Keep a number of treats handy whenever you groom your dog. Treats can help coax them into being less volatile. This also allows dogs to enjoy their grooming sessions.
Treats are a great tool to use to associate grooming with a positive experience. But only feed them treats if they’re behaving properly. Don’t try to bribe your dog into behaving. Never reward them with praises and treats if they’re trying to escape.
Don’t Be Afraid to Ask for Help
There’s no shame in asking for help. Dogs can be a handful, especially if you have a large breed. If you don’t have anyone around, consider taking your dog to a professional grooming service instead. Doing so will put your mind to rest since they’ll be in good hands.
Groomers are a friendly bunch, so they’ll be more than happy to teach you some basic restraining and grooming methods. This way, you can groom your dog yourself with confidence next time.
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The 3 Methods of Restraining Your Dog
Proper restraint is essential for reducing your dog’s stress, allowing you to safely groom them. There are three types of restraints: the standard hold, the lateral restraint, and the overhead restraint.
Let’s start with the standard hold. This type of restraint is used for all dogs, regardless of size. This technique takes two people to groom your dog. One is responsible for restraining the dog, and the other holds the brush.
Here’s how you do it:
Step 1: Ask your dog to sit.
Step 2: Lightly wrap an arm around your dog’s neck. Be careful not to put pressure. A slight movement needs to be allowed, just enough for your dog to look around their environment while being groomed.
Step 3: Wrap your other arm around their armpit, right in front of their hips. Make sure that your dog is pressed against you.
If your dog is a small breed, you can position them in your lap to make it easier to clean. If they’re a larger breed, it’s better for you to do this on either a grooming table or the ground.
Make sure to occasionally rub your dog’s belly to calm them down while being groomed.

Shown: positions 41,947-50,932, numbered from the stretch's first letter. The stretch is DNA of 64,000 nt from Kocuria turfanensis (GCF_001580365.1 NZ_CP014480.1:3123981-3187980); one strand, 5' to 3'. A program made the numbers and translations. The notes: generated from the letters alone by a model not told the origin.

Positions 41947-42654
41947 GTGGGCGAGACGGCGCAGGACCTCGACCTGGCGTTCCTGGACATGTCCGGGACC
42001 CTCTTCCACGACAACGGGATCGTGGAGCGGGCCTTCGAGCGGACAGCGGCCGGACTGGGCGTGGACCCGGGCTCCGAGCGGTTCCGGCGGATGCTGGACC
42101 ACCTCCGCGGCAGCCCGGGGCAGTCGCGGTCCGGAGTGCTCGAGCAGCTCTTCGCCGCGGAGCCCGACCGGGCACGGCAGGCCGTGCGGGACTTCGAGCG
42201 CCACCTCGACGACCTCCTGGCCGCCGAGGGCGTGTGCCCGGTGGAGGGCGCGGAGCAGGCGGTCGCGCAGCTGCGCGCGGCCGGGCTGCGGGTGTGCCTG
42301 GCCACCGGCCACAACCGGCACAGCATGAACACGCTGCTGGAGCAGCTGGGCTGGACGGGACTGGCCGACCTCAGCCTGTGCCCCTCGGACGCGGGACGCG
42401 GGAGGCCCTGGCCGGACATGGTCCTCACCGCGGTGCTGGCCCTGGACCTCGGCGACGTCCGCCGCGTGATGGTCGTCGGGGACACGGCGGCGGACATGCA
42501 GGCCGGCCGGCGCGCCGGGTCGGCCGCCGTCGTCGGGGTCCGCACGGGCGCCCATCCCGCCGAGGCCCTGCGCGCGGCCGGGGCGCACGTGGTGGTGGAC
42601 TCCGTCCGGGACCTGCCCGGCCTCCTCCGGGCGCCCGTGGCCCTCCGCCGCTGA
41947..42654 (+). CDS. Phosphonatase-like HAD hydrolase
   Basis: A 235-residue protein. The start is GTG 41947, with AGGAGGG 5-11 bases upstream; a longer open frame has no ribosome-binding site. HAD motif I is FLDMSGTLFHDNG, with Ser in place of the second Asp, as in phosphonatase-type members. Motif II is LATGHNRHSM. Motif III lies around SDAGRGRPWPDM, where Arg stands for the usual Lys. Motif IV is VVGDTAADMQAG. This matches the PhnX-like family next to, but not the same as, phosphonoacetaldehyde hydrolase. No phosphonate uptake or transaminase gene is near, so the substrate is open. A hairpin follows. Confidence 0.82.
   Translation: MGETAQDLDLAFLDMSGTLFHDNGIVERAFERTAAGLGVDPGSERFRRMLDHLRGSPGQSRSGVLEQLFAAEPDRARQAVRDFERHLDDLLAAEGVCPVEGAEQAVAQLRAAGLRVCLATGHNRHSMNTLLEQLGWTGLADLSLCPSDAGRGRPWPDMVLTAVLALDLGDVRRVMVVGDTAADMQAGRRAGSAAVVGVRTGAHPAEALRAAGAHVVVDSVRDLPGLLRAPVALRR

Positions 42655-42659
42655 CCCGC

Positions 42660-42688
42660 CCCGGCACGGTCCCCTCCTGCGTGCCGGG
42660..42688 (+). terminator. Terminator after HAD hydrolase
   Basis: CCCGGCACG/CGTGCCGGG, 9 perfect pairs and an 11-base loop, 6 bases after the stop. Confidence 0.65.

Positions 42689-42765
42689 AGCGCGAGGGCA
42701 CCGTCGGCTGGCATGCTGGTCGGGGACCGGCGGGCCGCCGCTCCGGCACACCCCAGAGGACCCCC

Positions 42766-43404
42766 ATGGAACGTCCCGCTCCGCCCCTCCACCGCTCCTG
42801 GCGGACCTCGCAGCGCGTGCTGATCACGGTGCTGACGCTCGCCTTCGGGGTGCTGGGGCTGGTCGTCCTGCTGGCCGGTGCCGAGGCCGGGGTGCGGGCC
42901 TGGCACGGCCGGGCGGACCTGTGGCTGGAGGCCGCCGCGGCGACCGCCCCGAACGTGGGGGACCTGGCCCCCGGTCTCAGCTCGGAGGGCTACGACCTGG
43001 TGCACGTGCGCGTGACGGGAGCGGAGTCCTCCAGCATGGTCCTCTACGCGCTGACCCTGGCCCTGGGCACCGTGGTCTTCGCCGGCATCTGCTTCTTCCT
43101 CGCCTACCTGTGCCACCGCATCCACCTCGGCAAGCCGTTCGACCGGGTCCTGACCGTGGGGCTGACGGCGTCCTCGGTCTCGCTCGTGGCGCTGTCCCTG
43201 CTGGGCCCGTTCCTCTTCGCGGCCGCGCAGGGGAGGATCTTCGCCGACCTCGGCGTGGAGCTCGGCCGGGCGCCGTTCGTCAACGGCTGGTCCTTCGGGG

The second technique also requires two people. This hold is mainly used for restless or squirmy dogs.
Step 1: Gently lay your dog on their side, with their back facing you.
Step 2: Using the arm closest to their head, place it over their neck without putting pressure, and grab your dog’s paws. Making sure your hand holds both left and right.
Step 3: Position your other arm on top of your dog’s back near their belly and grasp their bottom legs.
If your dog struggles, this hold easily allows you to keep their head and legs still with your arms and elbow.
This technique is great if you’re alone and looking to groom your dog by yourself.
Step 1: Place your dog onto a grooming table.
Step 2: Wrap your first noose around your dog’s neck, and the other around their waist. Secure the noose to your grooming table above your pet.
Your goal here is to prevent your dog from sitting down once it’s hooked up. This will make it easier to groom your dog and have full access to their body.
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How To Keep A Dog Calm While Grooming
As a dog owner, it’s your responsibility to be aware of all the important grooming practices at home. Follow these do’s and don’ts to ensure your dog’s safety while they’re being pampered.
What to Do
- Be patient.
- Evaluate the environment from your dog’s perspective.
- Choose a well-lit place for grooming.
- Don’t be afraid to use supplements/sedatives if needed, but only if prescribed by a vet.
- Make sure to use the proper equipment.
- Seek professional help/advice.
- Stick to a regular grooming schedule.
What Not to Do
- Don’t bathe your dog too often.
- Don’t cut your dog’s nails too short.
- Don’t overwhelm your dog by doing multiple things at once.
- Don’t use human products.
- Don’t clip or shave your dog without proper training.
- Don’t wash the insides of your dog’s ears.
- Don’t immediately brush your pet’s hair after a bath as this causes them to shed more.
A clean dog is a happy dog. Your dog may not like it, but regular grooming is an important part of pet care.
Aggressive dogs can certainly be a challenge to restrain. But with the proper tools, training, and knowledge, you’ll be able to counteract these tendencies and make every session an enjoyable one!
Be safe, be patient, be smart.